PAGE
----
Mr. Erdogan spends little time on the country’s economic woes, including annual inflation that peaked above 80 percent last year and remained stubbornly high at 44 percent last month, greatly reducing the purchasing power of ordinary citizens. Nor has he hinted that in victory he would revise policies that some economists say have left the economy vulnerable to a possible currency crisis or recession.
The president particularly relishes belittling his challenger, Mr. Kilicdaroglu, who pitched himself to voters as less imperious and more in touch with the concerns of common people. Mr. Kilicdaroglu promised to strengthen Turkish democracy following years of a slide toward autocracy, and to repair relations with the West.
In nearly every speech, Mr. Erdogan dismisses his rival as incompetent and as a servant of Western powers. But his most potent line of attack has been to link the opposition, in voters’ minds, with terrorism.
Turkey has fought for decades with Kurdish militants seeking autonomy from the state. Turkey, the United States and the European Union consider them terrorists. The Turkish government has also often accused the country’s main pro-Kurdish party of collaborating with the militants, and many party members and leaders have been jailed or removed from elected posts in parliament or city councils.
In the run-up to the election, the pro-Kurdish party endorsed Mr. Kilicdaroglu, and Mr. Erdogan pounced, leveling terrorism accusations and even showing videos at campaign rallies that falsely showed militant leaders singing along to an opposition campaign song.
“Can any benefit come to my nation from those who are going around hand in hand with terrorists?” Mr. Erdogan said at one rally in Hatay Province, one of the areas hardest hit by the February earthquakes that killed more than 50,000 people in southern Turkey.
For his staunchest supporters, who tend to be working class, rural, religious or from smaller cities away from the coasts, Mr. Erdogan has rock star appeal.
His campaign anthems blare as his supporters crowd into stadiums to await his appearance. The orange and blue flags of his governing Justice and Development Party are often strung up overhead.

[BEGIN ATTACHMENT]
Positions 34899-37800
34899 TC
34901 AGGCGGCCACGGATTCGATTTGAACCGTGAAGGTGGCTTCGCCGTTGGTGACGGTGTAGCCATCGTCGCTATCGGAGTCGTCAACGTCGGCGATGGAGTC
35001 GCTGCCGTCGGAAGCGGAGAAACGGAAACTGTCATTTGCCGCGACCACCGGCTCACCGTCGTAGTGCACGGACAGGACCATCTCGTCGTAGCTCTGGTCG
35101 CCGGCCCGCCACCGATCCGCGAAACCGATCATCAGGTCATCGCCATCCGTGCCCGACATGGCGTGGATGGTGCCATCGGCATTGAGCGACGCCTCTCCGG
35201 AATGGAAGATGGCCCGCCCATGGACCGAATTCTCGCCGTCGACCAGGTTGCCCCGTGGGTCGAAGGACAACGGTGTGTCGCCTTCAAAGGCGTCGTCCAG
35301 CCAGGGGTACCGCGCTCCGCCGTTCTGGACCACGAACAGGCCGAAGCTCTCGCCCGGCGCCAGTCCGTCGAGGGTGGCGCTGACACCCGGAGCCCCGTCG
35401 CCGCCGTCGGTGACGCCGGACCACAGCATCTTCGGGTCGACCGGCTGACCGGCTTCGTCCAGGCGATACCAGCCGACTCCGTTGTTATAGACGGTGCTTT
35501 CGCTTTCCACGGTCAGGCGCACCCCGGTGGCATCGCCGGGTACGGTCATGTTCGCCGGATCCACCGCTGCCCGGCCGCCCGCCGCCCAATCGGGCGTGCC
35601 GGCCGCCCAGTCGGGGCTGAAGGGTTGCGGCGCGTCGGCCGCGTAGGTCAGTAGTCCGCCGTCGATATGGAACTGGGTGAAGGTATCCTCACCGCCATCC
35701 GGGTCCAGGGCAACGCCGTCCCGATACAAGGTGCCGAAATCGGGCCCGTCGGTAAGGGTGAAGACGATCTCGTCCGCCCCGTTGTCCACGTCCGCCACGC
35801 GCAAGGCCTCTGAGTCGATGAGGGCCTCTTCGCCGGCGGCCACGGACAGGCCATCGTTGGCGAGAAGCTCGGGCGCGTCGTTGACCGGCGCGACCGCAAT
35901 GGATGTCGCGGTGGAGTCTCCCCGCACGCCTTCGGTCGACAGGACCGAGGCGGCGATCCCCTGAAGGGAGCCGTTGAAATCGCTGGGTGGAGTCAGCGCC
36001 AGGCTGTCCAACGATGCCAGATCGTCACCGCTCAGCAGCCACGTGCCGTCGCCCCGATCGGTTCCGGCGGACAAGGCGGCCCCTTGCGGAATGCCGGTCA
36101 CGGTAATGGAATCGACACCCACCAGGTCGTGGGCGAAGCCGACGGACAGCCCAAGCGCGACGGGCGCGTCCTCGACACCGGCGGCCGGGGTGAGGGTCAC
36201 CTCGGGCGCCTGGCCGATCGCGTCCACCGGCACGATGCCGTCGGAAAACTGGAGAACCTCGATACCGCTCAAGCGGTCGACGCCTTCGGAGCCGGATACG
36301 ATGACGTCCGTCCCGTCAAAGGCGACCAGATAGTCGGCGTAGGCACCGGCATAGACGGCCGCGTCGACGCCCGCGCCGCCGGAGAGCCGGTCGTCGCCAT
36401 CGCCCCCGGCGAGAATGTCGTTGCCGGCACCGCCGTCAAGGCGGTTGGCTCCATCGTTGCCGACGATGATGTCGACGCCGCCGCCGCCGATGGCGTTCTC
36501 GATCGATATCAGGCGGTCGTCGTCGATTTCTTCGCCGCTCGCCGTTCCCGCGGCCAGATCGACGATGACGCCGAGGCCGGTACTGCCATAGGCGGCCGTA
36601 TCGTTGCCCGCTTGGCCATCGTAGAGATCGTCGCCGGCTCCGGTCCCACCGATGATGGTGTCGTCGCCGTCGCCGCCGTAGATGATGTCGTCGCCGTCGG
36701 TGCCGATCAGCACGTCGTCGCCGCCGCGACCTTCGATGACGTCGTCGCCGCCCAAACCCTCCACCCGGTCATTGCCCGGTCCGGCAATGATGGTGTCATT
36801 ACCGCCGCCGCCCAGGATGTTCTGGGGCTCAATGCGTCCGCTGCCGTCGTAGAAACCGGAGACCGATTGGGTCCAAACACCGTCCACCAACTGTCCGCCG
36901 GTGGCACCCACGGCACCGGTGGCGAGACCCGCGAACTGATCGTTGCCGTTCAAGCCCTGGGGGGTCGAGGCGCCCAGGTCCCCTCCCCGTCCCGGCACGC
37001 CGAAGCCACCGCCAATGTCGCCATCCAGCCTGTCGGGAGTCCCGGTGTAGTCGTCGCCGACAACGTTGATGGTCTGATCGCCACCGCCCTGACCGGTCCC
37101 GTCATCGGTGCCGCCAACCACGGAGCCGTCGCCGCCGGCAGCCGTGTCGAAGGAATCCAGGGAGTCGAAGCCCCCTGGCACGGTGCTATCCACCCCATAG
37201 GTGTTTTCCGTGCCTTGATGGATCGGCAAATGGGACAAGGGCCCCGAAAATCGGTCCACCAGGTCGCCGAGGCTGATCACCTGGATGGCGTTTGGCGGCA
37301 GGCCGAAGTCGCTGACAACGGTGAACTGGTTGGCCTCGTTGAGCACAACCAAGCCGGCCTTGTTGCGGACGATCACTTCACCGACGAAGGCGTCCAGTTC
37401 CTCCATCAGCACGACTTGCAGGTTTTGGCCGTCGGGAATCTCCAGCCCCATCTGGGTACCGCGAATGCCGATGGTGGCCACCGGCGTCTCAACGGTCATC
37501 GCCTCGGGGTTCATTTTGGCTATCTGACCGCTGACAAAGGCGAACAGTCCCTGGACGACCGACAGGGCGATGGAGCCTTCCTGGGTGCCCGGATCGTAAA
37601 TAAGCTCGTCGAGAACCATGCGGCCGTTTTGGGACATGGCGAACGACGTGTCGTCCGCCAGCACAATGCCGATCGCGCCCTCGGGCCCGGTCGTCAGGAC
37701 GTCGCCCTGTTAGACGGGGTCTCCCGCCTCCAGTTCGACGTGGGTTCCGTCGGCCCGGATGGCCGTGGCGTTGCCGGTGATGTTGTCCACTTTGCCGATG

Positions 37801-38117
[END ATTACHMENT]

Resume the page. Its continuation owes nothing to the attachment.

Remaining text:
During appearances in the quake-hit region, campaign organizers flooded audiences with Turkish flags, turning otherwise drab expanses of temporary shelters into seas of red and white.
Mr. Erdogan acknowledged some criticisms that his government was initially slow to respond. Calling the quakes the “disaster of the century,” he spoke of a newly built hospital and his government’s plans to build hundreds of thousands of homes in the area in the next year.
“With your support and your prayers, we will bring you to your new homes,” he told supporters in Hatay.
In recent appearances, Mr. Erdogan has put his connection with voters in almost romantic terms.
“Don’t forget, we are together not until Sunday, but until the grave,” he told supporters in the central province of Sivas, where he won more than two-thirds of the vote in the first round.
Even opposition supporters acknowledge Mr. Erdogan’s strong bond with his constituents.
“He has been in power for a very long time and he is very good at delivering a message,” said Gulfem Saydan Sanver, a Turkish political consultant who has advised members of the opposition. “Over the years, he has built trust with his voters, and they believe whatever he says.”
Ben Hubbard is the Istanbul bureau chief. He has spent more than a dozen years in the Arab world, including Syria, Iraq, Lebanon, Saudi Arabia, Egypt and Yemen. He is the author of “MBS: The Rise to Power of Mohammed bin Salman.” @NYTBen